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The Young Guns of Wine – Part 1

By Alex Russell on February 25, 2015 in Food

Photo: Massena

Photo: Massena

Since 2007, the Young Guns of Wine Awards (younggunsofwine.com) has highlighted some impressive winemakers coming through the ranks. If you follow this column, you will have seen me mention some of them in the past. This article is part one of a five part series about these so-called ‘young guns’.

Franco d’Anna (Hoddles Creek)

If you’re a Victorian Pinot or Chardonnay fan and you haven’t tried the Hoddles Creek stuff, you’re missing out on some of the best value plonk on the market. The regular Pinot and Chardy go for around $20 (and you can save a couple of bucks in six packs at most retailers), while the top tier stuff (called ‘1er’) goes for around $40. There is also a slightly cheaper label called Wickhams Road (around $16-17, again with discounts available on packs). All of these wines are regularly cited for their value by pretty much every critic.

Matt Gant (First Drop)

I met Matt a few years ago and this guy really knows his stuff. It’s no wonder he was the first to be awarded the Young Gun of Wine in 2007. First Drop has a wine for everyone, with drops like an Adelaide Hills Pinot Grigio through to something a bit more interesting like an Arneis (recommended with salt and pepper squid).

The reds include some great expressions of Cabernet and Shiraz, including a juicy Barossa Shiraz that’s worth a look if that’s your thing. You’ll also find some fascinating drops like a Montepulciano, a Touriga Nacional and a Nebbiolo Barbera blend – all top quality offerings. I’ve noticed First Drop wines on a lot of wine lists in those fancy wine bars that are popping up everywhere. Don’t hesitate to give one a go.

Pete Schell (Spinifex)

Yes, I bang on about Spinifex wines all the time, but for good reason. The first wine I tried from them was the 2007 Esprit (about $35). You can think of Esprit as a GSM blend (with a couple of hitchhikers), but it’s not quite like any other Barossa GSM blend. The Papillon ($26) is also a GSM, but a much lighter style – as close to Beaujolais as you’re likely to find from the Barossa. I’ve given a few bottles to friends and they love them.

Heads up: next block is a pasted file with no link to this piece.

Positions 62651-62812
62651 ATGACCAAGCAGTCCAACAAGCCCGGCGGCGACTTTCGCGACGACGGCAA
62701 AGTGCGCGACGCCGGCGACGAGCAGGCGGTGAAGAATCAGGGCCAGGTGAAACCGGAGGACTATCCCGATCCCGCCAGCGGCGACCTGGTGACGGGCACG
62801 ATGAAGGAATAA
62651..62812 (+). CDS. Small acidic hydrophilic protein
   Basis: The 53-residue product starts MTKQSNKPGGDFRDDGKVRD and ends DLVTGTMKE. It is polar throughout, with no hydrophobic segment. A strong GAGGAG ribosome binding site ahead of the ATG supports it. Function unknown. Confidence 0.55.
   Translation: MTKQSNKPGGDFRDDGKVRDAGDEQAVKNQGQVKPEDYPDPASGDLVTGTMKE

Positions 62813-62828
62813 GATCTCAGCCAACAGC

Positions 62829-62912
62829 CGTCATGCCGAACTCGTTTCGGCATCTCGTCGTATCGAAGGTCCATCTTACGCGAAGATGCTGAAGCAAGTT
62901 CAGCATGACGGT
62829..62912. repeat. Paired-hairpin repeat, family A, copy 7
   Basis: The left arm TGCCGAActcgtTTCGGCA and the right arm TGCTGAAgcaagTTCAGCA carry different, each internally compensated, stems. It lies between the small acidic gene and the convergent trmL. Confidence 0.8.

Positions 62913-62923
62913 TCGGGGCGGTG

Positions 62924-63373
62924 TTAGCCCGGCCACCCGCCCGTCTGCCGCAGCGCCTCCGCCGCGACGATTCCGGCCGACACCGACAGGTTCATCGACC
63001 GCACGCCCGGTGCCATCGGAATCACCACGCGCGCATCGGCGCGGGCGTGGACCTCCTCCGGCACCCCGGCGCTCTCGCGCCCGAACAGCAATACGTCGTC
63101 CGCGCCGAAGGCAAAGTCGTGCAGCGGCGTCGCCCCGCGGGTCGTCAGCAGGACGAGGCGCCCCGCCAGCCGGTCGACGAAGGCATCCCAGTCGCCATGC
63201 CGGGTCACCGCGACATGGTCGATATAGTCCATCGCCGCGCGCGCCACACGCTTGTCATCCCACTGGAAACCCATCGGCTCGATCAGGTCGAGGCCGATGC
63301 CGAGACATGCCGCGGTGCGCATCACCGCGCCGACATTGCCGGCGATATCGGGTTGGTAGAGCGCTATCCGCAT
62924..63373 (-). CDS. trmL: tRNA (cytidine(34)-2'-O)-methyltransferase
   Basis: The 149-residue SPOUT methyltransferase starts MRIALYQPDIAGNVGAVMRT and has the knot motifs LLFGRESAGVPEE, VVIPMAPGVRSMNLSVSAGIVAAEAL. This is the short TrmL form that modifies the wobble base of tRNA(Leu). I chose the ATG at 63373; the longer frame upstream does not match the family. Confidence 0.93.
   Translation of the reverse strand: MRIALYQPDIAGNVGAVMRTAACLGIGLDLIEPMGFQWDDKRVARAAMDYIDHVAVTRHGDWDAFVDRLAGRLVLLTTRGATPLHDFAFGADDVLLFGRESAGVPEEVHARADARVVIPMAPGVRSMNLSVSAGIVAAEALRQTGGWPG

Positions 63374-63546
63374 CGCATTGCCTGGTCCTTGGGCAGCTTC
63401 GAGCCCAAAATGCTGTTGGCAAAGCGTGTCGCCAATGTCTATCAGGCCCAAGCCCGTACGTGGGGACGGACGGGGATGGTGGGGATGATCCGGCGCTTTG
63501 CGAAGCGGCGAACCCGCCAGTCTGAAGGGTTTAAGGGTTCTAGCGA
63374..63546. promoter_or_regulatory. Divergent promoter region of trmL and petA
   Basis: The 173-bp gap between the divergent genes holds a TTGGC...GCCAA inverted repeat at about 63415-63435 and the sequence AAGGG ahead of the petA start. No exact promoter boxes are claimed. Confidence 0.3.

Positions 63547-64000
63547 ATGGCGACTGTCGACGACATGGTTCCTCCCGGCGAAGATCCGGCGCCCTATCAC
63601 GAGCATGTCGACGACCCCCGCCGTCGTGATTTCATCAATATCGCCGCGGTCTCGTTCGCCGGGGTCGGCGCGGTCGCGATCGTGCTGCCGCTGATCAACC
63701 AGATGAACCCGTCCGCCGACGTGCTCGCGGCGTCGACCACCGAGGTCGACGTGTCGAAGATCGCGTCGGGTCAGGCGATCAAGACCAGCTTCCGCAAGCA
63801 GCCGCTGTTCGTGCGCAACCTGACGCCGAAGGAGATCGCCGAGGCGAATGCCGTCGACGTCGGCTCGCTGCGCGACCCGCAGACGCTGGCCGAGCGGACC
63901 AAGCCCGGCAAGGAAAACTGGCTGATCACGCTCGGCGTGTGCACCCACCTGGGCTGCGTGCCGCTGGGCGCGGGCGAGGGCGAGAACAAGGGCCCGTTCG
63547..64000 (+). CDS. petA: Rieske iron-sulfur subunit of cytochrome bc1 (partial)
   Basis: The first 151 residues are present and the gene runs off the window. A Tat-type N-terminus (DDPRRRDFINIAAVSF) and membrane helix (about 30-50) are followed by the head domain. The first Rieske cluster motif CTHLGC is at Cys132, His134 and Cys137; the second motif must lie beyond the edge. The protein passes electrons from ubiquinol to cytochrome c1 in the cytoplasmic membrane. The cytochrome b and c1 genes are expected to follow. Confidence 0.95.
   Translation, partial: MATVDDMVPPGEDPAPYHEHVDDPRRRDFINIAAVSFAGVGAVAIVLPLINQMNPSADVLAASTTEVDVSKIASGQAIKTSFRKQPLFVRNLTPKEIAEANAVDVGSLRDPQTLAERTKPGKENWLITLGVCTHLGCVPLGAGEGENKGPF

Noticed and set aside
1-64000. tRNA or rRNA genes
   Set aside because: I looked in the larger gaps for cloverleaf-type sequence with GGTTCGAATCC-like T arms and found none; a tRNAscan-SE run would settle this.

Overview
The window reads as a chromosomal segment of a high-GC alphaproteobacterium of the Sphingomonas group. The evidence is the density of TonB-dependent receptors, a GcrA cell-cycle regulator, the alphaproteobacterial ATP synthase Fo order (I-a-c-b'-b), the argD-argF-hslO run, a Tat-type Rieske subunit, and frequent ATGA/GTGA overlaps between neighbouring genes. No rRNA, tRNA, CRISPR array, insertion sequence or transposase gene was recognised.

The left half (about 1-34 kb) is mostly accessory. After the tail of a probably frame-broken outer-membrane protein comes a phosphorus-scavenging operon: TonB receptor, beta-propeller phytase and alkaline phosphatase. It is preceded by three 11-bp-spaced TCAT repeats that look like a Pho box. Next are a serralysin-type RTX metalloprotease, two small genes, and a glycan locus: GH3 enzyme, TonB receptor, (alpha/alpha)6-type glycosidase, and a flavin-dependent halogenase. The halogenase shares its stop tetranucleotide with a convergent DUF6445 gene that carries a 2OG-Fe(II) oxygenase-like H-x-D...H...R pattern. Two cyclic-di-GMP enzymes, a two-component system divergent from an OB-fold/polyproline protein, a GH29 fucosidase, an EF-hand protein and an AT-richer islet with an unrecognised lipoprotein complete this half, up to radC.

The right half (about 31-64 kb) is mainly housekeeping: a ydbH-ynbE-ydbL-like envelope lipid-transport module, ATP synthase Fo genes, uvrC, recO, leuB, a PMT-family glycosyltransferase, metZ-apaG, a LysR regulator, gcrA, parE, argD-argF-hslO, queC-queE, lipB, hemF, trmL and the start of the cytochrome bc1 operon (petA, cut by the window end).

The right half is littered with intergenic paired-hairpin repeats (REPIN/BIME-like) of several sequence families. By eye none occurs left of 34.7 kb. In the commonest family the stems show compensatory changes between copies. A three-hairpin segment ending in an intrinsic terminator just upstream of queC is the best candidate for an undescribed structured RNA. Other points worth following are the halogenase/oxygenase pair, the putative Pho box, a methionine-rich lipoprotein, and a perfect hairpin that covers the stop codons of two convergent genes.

Since then, new wines have been released over time, including some rare drops that are particularly hard to get (which is a pain in the arse for me because I love the wines). The Lola white and the rosé are brilliant wines for the mid-$20 price point, especially in summer with food. The more rare drops include the Indigene (think Esprit’s big brother) and the Shiraz Viognier, plus others depending on how the year goes.

Many of the wines are available through artisansofbarossa.com. Look at some of the other offerings while you’re there – all are great winemakers.

Dan Standish & Jaysen Collins (Massena)

While you’re grabbing some Spinifex from Aritsans, consider some Massena too. Dan and Jaysen have their hands on some pretty good vines and make a bunch of fascinating wines. If you like Barossa reds, the ‘Moonlight Run’ blend ($30) and ‘Eleventh Hour’ Shiraz ($40) are some of the best examples of their style that you will try. Their ‘Surly Muse’ Viognier ($25) is also incredible value.

Want to try something different? How about a Primitivo (Zinfandel) or a Tannat? Both are fascinating wines and for $27.50, they’re hard to go past for a wine explorer. They suggest opening the Tannat and serving it blind to your guests – they reckon many will think it’s a ripe and powerful Cabernet.

Tune in next month for the second instalment of my Young Guns of Wine series.

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